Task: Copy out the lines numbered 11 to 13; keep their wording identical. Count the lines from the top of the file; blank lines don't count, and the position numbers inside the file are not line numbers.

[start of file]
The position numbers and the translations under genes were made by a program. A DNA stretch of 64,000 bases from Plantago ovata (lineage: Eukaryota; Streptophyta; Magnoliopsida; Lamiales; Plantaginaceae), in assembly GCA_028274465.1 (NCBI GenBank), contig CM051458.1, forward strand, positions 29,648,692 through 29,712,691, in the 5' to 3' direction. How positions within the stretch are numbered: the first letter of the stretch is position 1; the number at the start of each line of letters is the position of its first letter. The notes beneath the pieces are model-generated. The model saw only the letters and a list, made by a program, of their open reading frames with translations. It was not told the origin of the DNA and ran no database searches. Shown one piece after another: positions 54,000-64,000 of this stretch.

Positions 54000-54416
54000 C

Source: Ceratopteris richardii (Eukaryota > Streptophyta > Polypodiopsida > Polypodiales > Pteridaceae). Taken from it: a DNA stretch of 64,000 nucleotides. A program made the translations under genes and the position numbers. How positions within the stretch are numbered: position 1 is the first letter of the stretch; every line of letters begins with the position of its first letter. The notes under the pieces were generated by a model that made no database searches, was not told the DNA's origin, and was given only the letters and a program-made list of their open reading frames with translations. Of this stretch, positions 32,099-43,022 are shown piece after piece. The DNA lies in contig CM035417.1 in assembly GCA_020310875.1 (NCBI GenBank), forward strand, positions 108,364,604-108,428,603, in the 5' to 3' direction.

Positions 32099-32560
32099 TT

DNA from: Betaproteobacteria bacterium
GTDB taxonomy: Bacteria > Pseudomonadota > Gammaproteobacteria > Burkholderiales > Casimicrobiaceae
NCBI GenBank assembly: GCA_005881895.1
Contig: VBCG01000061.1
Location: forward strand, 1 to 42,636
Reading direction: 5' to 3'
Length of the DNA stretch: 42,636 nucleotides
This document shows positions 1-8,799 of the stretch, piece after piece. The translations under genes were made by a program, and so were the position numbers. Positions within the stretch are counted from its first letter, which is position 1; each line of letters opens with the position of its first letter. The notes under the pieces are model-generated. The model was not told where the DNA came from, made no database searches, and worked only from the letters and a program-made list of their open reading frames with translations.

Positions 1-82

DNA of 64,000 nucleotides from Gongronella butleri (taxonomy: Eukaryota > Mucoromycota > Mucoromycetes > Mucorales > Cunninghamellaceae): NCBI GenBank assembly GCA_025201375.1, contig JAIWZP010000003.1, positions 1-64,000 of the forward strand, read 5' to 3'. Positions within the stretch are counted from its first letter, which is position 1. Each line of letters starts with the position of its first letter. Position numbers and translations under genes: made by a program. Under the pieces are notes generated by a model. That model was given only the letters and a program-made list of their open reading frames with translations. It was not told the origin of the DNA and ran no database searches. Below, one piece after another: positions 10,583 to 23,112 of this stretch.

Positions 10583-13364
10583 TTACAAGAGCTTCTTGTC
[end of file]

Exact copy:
Location: forward strand, 1 to 42,636
Reading direction: 5' to 3'
Length of the DNA stretch: 42,636 nucleotides